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6. Block time for calls and emails

A phone call or email from a client or co-worker can throw your entire day off — especially if you have to drop everything each time your phone rings.

Switching from one task to another can quickly eat away at your productivity. So instead of responding to each phone call or email as it comes in, put some time on your calendar to connect deliberately with colleagues and clients.

Similar to the way you schedule your breaks, look for gaps in your day where you can send some emails or pick up the phone. These gaps don't need to be long––you'd be surprised at what you're able to accomplish in 10 or 15 minutes if you’re focused on the task at hand.

Plan to set some time aside each morning to clean up your inbox and prioritize who you need to connect with that day. If you start at the same time each day, a recurring event can automatically slot this onto your calendar for you.

To create a repeating event, simply create a block as you normally would. Then, on the editing page, select the "Does not repeat" drop-down below the time and date. You can then choose how often you'd like this event to repeat. In this case, we want to select "Every weekday."

While there still may be some emails or phone calls that require your immediate attention, setting this time aside can ensure you don't fall behind on your emails while also minimizing other distracting tasks:

Look for other opportunities where you might be able to catch up on emails, like waiting in line for lunch or on your commute. Taking advantage of these otherwise wasted moments can help you stay productive throughout your workday.

7. Prep for meetings

If you're like most people, a significant part of your calendar will be devoted to coordinating meetings.

Google Calendar makes it easy to schedule and keep track of meetings. In fact, rather than trying to find a convenient meeting time through endless CC'd emails, you can simply click the "Find a time" button on Google Calendar to easily accommodate everyone's schedule.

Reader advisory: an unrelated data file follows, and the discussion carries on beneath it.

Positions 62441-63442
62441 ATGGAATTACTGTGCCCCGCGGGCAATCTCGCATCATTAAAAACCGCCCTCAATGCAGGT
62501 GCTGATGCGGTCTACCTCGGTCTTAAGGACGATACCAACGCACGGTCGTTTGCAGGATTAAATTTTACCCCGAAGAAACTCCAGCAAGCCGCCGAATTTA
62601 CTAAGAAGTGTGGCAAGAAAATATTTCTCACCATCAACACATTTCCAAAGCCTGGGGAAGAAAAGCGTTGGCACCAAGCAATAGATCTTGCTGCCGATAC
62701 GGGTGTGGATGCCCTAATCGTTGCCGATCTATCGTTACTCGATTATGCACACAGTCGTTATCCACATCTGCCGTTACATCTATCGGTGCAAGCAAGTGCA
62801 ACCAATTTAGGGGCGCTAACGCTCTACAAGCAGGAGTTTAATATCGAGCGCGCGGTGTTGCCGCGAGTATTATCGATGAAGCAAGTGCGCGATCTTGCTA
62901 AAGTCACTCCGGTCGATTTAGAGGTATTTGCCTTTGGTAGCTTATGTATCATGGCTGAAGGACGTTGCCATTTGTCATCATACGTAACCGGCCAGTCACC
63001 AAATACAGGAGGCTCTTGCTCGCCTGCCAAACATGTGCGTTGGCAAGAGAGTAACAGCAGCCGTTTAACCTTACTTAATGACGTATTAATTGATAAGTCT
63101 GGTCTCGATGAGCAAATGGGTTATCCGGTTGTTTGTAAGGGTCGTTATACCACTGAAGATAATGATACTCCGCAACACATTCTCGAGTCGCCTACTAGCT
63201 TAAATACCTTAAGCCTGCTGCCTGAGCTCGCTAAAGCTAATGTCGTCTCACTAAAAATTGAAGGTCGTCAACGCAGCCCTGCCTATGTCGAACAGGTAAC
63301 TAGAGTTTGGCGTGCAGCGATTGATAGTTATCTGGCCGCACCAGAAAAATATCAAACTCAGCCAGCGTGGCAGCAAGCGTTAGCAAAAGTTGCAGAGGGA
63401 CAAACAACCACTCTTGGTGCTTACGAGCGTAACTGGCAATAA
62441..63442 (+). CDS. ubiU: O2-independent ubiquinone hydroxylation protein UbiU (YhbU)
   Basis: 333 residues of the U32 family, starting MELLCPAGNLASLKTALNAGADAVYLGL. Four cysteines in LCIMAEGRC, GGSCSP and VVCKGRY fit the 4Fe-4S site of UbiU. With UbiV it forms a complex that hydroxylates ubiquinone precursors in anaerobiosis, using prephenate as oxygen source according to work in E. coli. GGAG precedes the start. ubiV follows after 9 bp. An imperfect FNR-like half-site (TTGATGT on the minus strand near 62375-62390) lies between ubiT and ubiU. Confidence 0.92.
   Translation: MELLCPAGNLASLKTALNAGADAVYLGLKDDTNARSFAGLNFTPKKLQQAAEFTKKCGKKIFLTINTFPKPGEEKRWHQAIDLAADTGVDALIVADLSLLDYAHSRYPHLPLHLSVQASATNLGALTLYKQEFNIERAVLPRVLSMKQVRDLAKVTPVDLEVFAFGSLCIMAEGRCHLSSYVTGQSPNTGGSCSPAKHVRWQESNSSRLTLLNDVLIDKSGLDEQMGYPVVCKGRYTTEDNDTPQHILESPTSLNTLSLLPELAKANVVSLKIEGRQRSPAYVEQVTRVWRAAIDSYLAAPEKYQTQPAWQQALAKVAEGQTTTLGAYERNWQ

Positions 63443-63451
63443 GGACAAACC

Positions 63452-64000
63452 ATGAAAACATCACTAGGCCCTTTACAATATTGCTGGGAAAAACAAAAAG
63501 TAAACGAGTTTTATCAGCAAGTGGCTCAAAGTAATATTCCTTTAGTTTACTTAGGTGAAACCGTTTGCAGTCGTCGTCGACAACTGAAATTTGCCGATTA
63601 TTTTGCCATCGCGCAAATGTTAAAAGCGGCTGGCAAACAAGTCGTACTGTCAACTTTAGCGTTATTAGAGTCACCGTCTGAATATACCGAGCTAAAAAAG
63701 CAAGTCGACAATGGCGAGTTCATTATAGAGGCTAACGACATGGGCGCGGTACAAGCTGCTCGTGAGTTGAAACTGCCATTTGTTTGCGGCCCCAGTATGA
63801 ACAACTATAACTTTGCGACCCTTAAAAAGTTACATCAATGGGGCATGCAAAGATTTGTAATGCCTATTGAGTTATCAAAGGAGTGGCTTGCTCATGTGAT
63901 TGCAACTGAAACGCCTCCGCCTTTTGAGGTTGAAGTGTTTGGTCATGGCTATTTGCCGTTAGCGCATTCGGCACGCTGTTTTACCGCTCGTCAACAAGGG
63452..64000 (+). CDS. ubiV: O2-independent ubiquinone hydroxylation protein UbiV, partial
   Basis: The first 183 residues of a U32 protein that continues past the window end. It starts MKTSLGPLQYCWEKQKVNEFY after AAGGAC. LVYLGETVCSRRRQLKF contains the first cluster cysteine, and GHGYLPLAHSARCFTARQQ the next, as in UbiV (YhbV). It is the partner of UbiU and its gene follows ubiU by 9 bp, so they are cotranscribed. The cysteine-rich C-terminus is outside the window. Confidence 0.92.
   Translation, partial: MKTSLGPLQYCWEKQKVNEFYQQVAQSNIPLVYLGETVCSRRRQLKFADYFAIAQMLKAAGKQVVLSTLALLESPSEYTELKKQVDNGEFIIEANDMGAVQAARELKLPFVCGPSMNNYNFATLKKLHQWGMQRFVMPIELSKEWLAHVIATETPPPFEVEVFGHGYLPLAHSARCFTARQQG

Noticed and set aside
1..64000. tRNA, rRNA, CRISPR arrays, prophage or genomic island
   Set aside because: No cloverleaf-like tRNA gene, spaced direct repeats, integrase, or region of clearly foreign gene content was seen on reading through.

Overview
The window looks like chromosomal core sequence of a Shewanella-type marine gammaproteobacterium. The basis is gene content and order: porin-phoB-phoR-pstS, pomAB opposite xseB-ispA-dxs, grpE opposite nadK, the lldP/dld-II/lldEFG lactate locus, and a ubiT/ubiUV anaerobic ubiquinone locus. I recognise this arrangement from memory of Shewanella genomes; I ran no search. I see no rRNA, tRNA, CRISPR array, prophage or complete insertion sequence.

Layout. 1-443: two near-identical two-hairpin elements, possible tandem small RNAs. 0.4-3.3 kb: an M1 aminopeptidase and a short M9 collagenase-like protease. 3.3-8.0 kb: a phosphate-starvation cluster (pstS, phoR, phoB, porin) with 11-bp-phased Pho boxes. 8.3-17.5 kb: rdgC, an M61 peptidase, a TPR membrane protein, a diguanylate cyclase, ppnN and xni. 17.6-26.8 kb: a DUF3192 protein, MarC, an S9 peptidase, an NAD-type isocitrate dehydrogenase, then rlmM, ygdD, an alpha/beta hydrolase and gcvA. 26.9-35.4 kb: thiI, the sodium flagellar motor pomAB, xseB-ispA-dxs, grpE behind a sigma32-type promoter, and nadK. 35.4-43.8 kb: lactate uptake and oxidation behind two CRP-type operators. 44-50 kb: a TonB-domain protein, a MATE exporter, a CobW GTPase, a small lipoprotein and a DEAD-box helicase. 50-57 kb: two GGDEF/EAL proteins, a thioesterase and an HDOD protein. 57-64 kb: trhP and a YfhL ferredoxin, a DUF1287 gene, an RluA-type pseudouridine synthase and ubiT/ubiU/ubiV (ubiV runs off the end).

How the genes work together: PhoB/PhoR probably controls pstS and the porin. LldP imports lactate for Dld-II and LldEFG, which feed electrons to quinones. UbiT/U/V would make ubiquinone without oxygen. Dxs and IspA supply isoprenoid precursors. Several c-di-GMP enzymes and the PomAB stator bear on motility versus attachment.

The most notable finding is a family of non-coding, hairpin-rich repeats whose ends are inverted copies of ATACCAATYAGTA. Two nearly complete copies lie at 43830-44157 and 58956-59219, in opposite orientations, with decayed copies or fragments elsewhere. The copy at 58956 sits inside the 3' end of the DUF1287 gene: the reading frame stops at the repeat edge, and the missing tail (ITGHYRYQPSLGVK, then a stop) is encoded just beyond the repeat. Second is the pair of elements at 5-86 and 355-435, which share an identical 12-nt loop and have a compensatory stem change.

But scheduling is just part of the task. To stay on track and get more accomplished, you need to make sure you have time to prepare for meetings. Consider scheduling yourself a few minutes of prep time before every meeting.

Copper makes meeting prep with Google Calendar even quicker and more effortless. With the Copper Chrome Extension, you can get a fast download on meeting participants, relationship history and more without ever needing to leave Google Calendar or open a new tab, making meeting prep a breeze.

8. Set time aside for on-call tasks

Planning out your workday or week is useless if you don't follow your schedule. But sometimes projects or tasks pop up that need your immediate attention, throwing your entire plan off course.

Scheduling in the unexpected helps you stay focused throughout the rest of your day — and still have time to complete tasks you may not have been able to plan for. If a co-worker gets a project back to you later than expected or a client calls with an unexpected problem, these built-in time cushions can prevent you from losing your entire schedule to put out a fire.

Set aside a bit of time every day to deal with “hair on fire” items. The amount of time you schedule for these tasks should depend on how frequently problems like these tend to pop up. If they're pretty frequent, you might want to block off the equivalent of a couple of hours a day. If not, 30 minutes to one hour should be fine: